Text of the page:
Tuesday, September 8, 2009

Burn the Theater Down

I went with Sara to see Inglourious Basterds last Sunday.

I remember going through a Holocaustophile phase in high school and early college -- I read Elie Wiesel's Night, A Hiding Place, the YA novel Number the Stars, A Separate Peace, Slaughterhouse Five, watched Schindler's List and Saving Private Ryan (and cried during both), and consumed both of the Maus comic books, etc. etc. And I still want to read both The Diary of Anne Frank and Mein Kampf before I die.

But I worry that my once-and-maybe-future obsession with the Holocaust really just belied my eagerness for a sort of emotional shorthand for brutality, inhumanity, the banality of evil, etc. and also! don't forget! a cultural high card for the awesomeness of those guys who bombed Dresden and used nuclear weapons on those imperialistic Japanese terrorists and then went on to drag the world into a battle of good and evil based on whether the government owned Starbucks or not, a war served "cold" because we never fired a shot -- except in Korea and Vietnam and Cuba and Afghanistan and errm.

That is to say, I worry that I look backward on the Holocaust the same way that I, as a young and aspiring Mormon child, looked forward to the Apocalypse -- clearly demarcated good and evil, a little violence porn, and really big guns that swoop in to save the elect at the end. It's like we've replaced the Bible with the book of Revelation, like we've replaced our complex ethical vocabulary with one word -- and we the Holocaustophiles can't help but repeat the same arcane whispered curse, over and over and over again.

I think this jadedness is the exact place from which Tarantino created Inglourious Basterds. I hear that he researched for years and years in order to write a straight, historically-accurate WW2 film, but then somewhere down the line opted for an epic where American Jews parachute into occupied-France in order to scalp Nazis. Did he think that there's nothing left to say? Or was he only bored of what he might?

Either way, Tarantino must have known his audience -- as Sara and I sat in the St. Louis Moolah Theater, we could hear so many viewers laughing not-so-nervously as "The Bear Jew" beat Nazi soldiers to death with a baseball bat, though dropping to a nervous silence when the Germans talked glibly about the United States' history of slavery. Tarantino probably tipped his hand, though, when he placed a film-within-a-film, a German nationalist film about the hero Zoller sniping resistance soldiers in Italy, at the center of the film, and then had the Nazis laugh at it -- just like we Americans laugh at American heroes ambushing Nazi occupiers --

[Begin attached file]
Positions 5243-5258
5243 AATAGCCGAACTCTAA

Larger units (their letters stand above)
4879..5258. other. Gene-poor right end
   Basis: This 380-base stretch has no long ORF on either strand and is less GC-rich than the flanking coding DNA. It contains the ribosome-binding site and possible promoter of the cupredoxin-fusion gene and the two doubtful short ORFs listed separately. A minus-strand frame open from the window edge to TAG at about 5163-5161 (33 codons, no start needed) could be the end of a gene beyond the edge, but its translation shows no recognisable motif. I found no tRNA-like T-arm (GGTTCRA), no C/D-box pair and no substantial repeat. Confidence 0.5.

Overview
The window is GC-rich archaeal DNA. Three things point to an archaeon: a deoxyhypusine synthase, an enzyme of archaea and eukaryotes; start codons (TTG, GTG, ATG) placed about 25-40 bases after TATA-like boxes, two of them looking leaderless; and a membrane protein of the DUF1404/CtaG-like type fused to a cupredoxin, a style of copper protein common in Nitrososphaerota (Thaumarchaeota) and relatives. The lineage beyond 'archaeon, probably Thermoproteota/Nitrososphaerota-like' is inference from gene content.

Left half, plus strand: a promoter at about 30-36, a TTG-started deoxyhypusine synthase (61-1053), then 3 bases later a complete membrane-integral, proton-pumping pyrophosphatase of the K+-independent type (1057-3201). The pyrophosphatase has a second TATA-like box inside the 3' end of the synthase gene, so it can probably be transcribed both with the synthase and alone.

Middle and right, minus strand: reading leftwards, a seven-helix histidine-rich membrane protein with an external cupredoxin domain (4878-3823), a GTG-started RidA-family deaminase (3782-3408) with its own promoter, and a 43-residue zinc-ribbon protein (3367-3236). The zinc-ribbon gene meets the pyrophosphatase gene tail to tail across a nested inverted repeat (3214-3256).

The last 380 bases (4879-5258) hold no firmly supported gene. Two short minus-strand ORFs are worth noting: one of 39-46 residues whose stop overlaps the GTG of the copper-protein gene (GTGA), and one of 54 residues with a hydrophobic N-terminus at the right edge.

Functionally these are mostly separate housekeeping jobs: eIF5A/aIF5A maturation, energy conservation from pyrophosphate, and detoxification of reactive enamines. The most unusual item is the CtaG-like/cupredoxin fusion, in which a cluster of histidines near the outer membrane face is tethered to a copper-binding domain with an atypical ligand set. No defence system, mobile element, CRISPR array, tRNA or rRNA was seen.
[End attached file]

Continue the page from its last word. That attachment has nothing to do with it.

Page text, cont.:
And so when the ending comes around (the ending without which I probably would have disliked the film a little) with its brilliant but decadent closure; with its "take this, Tom Cruise and your Valkyrie and your confounded historical plausibility! here's Brad Pitt and Inglourious Basterds, doing the wholly cathartic, wholly fictional, wholly ironic mess you wish you could have done" bravado... with all of its gritty, sexy violence -- well, you can't help but think that Tarantino wants the theater that you're sitting in to explode in an updraft of film-fueled fire, conflagration, and holocaust as well.

But maybe not. Slavoj Zizek wrote somewhere that we live in an ironic age -- an age where we are fully aware of all the politically-abhorrent, aggrandizing, ideological self-indulgences that go down everyday; an age where we have permanently taken on an ironic smirk in order to feel like we aren't still doing them. Tarantino may be smirking as Jews carve swastikas into Nazi foreheads: but underneath it all, Inglourious Basterds is really a jeremiad for the fact that after we'd landed at Normandy and crossed German borders, fought the Battle of the Bulge and killed a lot of lesser Germans, Hitler had already shot himself. That even after all our heroics, we didn't get the photo finish that we always felt we deserved.

- Ryan

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